To increase transparency, all GP consortia will publish a constitution against which patients can hold them to account. · In addition, we will create an Accountable Officer role which will oversee compliance of their consortia with its financial duties, promote continuous improvements in the quality of services it commissions and provide good value for money. · We will establish a health and wellbeing board in every local authority so that commissioning across the NHS, social care, related children’s and public health services are integrated and co-ordinated to achieve better health outcomes for their populations ·

Competition will give patients more choice in their healthcare and is a key driver in improving the quality of services they receive. Monitor, the economic regulator, will be given more powers to promote competition where appropriate in healthcare and, at a later date, for adult social care. ·

Taking into account the level of response, commissioning of maternity services will now sit with GP consortia, but with a strong role for the Board to promote quality improvement and extending choice for pregnant women. ·

An NHS Commissioning Board will be created in shadow form during 2011/12. PCTs will support the development of GP consortia; and SHAs will need to support every NHS trust to become a Foundation Trust within the next three years. ·

In helping all trusts to become Foundation Trusts, we are allowing a longer transition period to ensure that a stronger, more transparent approach can be tested before implementation;

1. our programme of GP pathfinders will create a clearer, more phased approach to the introduction of GP commissioning;

2. we are accelerating the introduction of health and wellbeing boards through a new programme of early implementers; and

3. we are phasing the timetable for giving local authorities responsibility for commissioning NHS complaints advocacy services.

Q&A:

You said no more top down restructuring and political meddling with the NHS. You have broken the promise you made in the Coalition Agreement.

This is not a top-down reorganisation: we have set out no central plans for how the NHS should be changed: instead, we are allowing GPs and local communities to take these decisions. Reform is required precisely so that we can create a system in which professionals and patients are empowered to take decisions and politicians are no longer able to micromanage the NHS.

Why change – Commonwealth Fund says the NHS is one of the best health care systems in the world?

Reform isn’t an option, it’s a necessity. With ever increasing demands on our NHS, we must deliver efficiency and quality improvements if we want to sustain and improve services for patients. We are proud of the NHS and its achievements, especially in terms of equitable access. But we should not mistake equity in access for excellence in outcomes. The UK lags behind many international healthcare systems on survival rates – for example for diseases such as cancer or stroke – and a recent OECD report found that if the NHS were to perform as efficiently as the best performing health systems, we could increase life expectancy in the UK by 3 years. Patients deserve the best that we can give them. Our plans to reform the NHS will put patients at the heart of the system, and focus the NHS on achieving outcomes that are among the best in the world.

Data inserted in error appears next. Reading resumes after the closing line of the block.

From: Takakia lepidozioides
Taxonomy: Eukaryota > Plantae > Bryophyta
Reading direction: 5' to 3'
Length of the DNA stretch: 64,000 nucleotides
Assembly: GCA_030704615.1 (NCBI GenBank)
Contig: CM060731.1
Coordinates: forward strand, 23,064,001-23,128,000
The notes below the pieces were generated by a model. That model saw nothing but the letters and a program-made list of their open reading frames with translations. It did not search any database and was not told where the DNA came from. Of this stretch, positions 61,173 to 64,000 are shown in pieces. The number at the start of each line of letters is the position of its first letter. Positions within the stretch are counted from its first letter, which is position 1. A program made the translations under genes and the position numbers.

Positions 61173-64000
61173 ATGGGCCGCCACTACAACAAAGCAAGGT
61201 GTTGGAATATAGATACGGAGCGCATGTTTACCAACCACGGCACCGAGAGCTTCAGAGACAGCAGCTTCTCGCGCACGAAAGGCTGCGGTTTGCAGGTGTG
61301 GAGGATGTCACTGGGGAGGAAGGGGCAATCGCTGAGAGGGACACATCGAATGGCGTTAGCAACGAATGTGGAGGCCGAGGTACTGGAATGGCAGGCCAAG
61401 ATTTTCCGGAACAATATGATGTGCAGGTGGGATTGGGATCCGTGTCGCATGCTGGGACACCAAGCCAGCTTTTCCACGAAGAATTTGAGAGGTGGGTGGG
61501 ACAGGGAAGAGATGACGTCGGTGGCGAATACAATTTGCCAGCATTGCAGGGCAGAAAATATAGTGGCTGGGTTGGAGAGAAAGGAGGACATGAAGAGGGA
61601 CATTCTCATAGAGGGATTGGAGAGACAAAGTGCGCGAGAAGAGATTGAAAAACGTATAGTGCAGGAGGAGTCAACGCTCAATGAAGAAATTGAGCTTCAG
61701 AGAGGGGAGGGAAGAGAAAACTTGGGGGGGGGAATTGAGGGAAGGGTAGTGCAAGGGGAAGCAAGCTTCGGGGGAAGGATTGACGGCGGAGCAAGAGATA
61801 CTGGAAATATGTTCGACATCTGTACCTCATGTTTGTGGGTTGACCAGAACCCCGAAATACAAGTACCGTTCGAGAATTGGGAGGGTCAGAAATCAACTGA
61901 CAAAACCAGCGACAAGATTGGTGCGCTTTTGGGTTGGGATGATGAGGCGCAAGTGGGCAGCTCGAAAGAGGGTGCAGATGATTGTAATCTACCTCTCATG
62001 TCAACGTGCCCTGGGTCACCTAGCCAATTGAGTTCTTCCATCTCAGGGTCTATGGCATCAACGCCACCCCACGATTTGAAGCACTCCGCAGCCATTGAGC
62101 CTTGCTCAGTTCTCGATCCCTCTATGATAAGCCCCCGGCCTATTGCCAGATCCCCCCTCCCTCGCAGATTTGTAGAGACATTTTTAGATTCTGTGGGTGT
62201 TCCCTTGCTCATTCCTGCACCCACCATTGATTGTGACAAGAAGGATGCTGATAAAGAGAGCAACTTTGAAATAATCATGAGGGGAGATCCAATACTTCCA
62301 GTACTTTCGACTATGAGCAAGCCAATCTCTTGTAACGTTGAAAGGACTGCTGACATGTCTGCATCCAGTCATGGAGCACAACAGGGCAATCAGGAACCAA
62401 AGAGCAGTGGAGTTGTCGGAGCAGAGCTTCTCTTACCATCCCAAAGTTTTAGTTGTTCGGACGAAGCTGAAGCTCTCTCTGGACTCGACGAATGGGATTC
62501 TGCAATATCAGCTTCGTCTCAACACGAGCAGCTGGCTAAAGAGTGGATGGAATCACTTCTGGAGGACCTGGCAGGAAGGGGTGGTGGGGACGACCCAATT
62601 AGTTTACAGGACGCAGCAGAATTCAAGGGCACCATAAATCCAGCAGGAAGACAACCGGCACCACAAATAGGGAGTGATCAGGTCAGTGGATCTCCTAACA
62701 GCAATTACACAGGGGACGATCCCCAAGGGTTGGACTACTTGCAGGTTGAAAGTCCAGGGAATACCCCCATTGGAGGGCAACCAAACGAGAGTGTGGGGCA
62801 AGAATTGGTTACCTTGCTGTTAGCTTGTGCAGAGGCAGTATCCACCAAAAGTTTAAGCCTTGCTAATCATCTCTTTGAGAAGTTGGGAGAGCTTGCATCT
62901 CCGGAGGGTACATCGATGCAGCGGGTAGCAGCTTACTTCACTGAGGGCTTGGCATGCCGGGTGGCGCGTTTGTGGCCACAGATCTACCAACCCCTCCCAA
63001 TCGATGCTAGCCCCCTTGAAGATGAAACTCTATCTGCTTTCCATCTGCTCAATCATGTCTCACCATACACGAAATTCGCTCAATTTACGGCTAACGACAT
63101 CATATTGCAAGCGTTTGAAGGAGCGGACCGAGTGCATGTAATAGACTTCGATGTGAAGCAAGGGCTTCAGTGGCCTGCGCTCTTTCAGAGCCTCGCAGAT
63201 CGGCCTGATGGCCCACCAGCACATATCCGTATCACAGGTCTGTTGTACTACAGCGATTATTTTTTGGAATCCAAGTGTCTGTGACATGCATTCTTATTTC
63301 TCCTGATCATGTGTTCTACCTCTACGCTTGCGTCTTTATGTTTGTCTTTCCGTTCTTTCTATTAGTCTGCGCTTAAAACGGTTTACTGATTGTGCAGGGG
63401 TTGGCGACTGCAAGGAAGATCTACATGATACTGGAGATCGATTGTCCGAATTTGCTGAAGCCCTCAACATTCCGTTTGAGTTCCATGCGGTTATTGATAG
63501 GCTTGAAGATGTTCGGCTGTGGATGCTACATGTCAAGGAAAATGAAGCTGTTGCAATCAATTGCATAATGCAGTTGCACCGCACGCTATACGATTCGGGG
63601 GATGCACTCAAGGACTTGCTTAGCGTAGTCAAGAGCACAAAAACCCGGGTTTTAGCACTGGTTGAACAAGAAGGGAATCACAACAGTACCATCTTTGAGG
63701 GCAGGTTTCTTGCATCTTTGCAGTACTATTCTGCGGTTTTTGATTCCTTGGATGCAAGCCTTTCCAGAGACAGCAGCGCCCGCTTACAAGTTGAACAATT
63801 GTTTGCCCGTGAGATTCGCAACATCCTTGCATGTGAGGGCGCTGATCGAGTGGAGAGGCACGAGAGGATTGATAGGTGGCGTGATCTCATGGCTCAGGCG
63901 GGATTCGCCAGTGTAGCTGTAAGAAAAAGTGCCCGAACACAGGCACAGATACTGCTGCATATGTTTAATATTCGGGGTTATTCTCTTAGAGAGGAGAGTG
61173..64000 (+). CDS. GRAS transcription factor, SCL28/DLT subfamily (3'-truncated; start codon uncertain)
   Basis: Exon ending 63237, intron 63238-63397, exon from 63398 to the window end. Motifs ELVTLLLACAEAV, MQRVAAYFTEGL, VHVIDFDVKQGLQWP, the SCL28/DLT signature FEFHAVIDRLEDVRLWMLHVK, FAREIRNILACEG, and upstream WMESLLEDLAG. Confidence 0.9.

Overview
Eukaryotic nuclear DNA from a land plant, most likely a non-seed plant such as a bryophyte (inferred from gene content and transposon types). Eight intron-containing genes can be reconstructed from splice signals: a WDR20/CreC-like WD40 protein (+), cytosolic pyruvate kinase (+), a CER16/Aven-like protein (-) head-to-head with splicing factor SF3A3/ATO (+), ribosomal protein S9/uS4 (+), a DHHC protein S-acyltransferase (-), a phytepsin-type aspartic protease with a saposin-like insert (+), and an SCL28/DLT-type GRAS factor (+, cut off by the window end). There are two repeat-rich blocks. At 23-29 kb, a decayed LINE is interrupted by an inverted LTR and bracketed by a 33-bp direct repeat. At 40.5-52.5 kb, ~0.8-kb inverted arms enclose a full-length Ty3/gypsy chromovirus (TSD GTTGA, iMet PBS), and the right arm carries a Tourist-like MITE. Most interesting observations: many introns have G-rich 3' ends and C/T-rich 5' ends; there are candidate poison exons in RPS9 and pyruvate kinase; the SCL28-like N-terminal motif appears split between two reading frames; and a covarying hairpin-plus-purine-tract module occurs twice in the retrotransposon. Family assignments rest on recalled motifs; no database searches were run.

No compelling evidence that reforms will result in better or more cost-effective care. Plans are untried and untested and are based on ideology rather than evidence.

The reforms build on many previously tried-and-tested models: GP fundholding in the early 1990s; total purchasing in the mid-1990s; and practice-based commissioning in the mid-2000s. The experience of these systems gives us a wealth of evidence on which our reforms are based.

Why create new structures? Why not build and improve on what you already have?

These reforms build on existing structures. For example – GP consortia build on existing practice-based commissioning arrangements and clusters; economic regulation builds on Monitor; and the functions of the NHS Commissioning Board already exist within the Department of Health and the NHS. What we are doing is creating a sustainable framework and stripping out avoidable layers of management. Devolving power to professionals and patients means we can remove SHAs and PCTs.